Polyiso roof insulation, like other roofing materials, requires a proper understanding of storage, handling, and application to result in a properly constructed roof system. To find additional information about the proper storage and handling of polyiso insulation and for more technical information on polyiso roof and wall insulation, please visit www.polyiso.org.

Essential Ladder Rack Features

As a roofing professional, you rely very heavily on your ladder for work. Keeping that ladder secure during transportation should be a priority. If you recently purchased a new work vehicle or a new ladder and are in the market for a secure storage solution for your ladder, it’s important to understand all of your ladder rack options before you make an investment.

At first glance, a ladder rack is just that—a piece of equipment that attaches to the roof of your van or truck to aid in the transportation of your ladder. But did you know that different ladder racks have different elements that may benefit you as a roofing professional?

Take a look at some of the most important features to consider when shopping for a ladder rack for your work vehicle:

  • Ergonomics: You use your ladder on a daily basis, if not more! Overtime, all of that loading and unloading can really take a toll on your back, shoulders and overall body. Even if you’re in fantastic physical shape, if you twist wrong or lose your balance while unloading a ladder, you could get seriously injured. An ergonomic ladder rack is ideal for professionals just like you. These types of ladder racks allow users to lower the ladder down to an easily reachable height. No more straining to reach your ladder!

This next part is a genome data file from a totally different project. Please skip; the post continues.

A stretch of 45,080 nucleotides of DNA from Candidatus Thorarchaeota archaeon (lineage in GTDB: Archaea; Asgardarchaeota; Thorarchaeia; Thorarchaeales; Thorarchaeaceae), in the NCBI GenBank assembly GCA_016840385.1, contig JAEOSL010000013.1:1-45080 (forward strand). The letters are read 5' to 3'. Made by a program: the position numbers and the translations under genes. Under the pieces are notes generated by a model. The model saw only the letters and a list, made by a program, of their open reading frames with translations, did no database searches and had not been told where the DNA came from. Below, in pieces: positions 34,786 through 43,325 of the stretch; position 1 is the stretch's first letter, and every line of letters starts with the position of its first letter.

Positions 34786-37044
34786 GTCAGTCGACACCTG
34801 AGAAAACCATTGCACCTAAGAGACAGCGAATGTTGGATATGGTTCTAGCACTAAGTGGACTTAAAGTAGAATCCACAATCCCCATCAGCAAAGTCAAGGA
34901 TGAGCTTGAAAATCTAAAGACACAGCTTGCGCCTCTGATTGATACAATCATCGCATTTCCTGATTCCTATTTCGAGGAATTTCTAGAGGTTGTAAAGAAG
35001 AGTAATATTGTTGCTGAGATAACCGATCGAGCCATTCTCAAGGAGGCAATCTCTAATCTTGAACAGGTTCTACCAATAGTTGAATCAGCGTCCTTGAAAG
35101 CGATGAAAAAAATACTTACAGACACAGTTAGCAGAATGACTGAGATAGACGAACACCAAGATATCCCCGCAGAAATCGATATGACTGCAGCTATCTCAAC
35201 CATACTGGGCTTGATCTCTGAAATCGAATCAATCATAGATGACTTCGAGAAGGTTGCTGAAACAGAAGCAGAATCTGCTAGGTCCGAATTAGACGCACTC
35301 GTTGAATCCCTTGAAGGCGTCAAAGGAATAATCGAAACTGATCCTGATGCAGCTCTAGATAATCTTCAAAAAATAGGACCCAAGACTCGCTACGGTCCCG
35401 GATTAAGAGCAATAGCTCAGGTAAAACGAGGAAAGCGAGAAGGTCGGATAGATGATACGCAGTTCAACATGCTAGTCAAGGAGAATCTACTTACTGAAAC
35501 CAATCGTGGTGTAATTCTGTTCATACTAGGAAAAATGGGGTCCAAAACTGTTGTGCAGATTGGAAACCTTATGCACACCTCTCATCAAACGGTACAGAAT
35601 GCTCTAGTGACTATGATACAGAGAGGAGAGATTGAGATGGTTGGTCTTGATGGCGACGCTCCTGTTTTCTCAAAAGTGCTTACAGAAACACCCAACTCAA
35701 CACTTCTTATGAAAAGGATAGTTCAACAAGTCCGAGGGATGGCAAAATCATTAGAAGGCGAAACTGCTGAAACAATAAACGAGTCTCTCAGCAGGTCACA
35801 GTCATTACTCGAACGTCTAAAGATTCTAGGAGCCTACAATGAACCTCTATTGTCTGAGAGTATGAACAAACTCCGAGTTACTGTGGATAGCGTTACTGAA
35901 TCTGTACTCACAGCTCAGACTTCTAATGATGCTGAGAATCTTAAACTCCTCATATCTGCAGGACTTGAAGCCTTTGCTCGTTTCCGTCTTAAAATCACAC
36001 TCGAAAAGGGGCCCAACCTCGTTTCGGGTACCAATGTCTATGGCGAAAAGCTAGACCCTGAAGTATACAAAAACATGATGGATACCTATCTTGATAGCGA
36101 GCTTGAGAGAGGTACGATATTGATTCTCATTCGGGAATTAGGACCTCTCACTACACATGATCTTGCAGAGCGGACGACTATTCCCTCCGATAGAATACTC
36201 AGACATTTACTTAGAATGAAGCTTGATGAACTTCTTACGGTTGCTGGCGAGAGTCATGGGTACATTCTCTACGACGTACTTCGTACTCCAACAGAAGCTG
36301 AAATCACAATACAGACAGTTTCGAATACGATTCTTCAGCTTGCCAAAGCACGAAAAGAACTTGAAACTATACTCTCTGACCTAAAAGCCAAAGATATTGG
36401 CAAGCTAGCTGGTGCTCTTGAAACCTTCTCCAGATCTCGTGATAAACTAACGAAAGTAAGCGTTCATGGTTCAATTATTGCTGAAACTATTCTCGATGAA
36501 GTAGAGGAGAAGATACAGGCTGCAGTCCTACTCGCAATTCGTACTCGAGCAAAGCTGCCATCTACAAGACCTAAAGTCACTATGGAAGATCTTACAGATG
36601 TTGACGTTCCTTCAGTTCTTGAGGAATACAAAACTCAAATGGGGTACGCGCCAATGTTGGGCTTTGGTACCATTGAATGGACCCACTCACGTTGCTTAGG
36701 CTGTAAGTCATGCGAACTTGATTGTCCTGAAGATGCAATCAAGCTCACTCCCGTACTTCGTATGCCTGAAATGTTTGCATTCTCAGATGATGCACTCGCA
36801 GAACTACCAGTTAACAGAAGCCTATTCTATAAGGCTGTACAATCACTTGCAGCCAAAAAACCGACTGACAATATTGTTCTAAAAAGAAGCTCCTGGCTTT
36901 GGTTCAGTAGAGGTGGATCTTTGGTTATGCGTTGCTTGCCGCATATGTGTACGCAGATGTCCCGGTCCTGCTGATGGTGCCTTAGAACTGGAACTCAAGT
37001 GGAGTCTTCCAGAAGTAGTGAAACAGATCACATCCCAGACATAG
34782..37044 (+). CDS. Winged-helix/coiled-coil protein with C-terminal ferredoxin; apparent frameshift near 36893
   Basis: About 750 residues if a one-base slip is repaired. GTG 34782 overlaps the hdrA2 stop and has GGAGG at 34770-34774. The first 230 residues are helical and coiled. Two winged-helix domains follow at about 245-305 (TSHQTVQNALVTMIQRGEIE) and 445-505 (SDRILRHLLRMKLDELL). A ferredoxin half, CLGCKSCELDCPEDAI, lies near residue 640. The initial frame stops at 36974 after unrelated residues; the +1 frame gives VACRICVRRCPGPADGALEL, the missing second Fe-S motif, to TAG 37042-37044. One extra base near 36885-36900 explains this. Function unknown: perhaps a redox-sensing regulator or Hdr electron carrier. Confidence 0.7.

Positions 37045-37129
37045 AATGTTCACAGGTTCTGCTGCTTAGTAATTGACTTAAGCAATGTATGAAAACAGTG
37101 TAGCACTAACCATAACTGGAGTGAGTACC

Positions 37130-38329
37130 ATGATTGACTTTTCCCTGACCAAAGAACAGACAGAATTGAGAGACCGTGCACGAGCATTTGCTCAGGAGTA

• Security: When you choose a ladder rack, you will want to make sure that it’s one that will keep your ladder secure during transportation. The last thing you want is to deal with a lawsuit because your ladder fell off your vehicle’s roof while driving. Look for ladder racks with lockable, gripping mechanisms to ensure safe transportation of your ladder.
  • Durability: No one wants to invest in a ladder rack just to have it rust out in a few years. Like with most products, the cost of a ladder rack is often directly correlated with its quality. A high-quality ladder rack may have a high sticker price but, in the long run, its durability and reliability will prove to be more cost-efficient. However, if you’re just looking for a short-term solution, a cheaper ladder rack maybe a better fit for your situation.
  • Versatility: Sometimes you may need to transport things other than your ladder on the roof of your work vehicle because of their size. If this is the case, you may want to consider a roof storage solution that has the ability to secure ladders and cargo. Look for a utility rack that features heavy-duty tie-down cleats to secure loads on the roof while traveling. Ladder racks come in all shapes and sizes with many different features available. So if you’re in the market fora new ladder rack, do your homework before you buy to ensure you’re getting the right product for your trade.